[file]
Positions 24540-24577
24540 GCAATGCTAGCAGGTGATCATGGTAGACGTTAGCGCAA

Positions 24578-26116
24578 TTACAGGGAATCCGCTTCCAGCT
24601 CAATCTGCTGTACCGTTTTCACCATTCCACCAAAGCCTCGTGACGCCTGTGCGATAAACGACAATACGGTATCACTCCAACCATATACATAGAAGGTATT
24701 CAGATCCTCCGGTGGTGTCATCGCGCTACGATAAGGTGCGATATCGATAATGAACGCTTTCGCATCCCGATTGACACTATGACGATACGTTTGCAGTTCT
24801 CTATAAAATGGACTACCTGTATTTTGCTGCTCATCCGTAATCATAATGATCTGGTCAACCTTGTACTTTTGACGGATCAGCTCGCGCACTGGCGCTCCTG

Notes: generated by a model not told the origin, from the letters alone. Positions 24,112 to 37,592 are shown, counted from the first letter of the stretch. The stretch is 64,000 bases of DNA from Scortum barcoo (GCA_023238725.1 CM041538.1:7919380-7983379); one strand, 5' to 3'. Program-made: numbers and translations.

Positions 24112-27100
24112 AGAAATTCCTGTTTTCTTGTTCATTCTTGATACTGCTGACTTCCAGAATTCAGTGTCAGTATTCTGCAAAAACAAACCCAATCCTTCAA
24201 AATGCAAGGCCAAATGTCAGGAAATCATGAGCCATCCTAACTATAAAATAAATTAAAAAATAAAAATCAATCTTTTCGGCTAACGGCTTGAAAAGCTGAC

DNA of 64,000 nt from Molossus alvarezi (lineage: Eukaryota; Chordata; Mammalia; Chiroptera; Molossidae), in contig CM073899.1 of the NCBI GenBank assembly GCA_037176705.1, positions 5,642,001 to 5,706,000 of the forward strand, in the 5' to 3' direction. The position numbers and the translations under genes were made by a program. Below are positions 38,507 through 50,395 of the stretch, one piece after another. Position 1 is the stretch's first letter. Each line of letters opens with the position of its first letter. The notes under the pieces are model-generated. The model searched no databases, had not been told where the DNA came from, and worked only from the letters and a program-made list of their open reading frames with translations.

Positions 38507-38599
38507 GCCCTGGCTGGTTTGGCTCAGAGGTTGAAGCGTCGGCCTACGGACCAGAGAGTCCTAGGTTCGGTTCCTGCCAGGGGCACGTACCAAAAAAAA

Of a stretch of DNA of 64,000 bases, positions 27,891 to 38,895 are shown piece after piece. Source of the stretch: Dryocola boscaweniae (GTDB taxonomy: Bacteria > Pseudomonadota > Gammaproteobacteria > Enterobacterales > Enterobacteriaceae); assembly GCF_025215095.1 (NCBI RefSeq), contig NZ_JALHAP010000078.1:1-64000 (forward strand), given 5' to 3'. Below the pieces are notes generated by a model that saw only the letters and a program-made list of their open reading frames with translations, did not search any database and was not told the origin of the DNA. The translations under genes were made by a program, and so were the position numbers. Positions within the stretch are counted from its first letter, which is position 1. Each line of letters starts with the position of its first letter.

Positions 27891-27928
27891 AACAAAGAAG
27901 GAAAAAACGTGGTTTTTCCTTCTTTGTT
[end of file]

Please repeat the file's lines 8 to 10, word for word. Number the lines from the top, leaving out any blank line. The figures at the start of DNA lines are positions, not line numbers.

Notes: generated by a model not told the origin, from the letters alone. Positions 24,112 to 37,592 are shown, counted from the first letter of the stretch. The stretch is 64,000 bases of DNA from Scortum barcoo (GCA_023238725.1 CM041538.1:7919380-7983379); one strand, 5' to 3'. Program-made: numbers and translations.

Positions 24112-27100
24112 AGAAATTCCTGTTTTCTTGTTCATTCTTGATACTGCTGACTTCCAGAATTCAGTGTCAGTATTCTGCAAAAACAAACCCAATCCTTCAA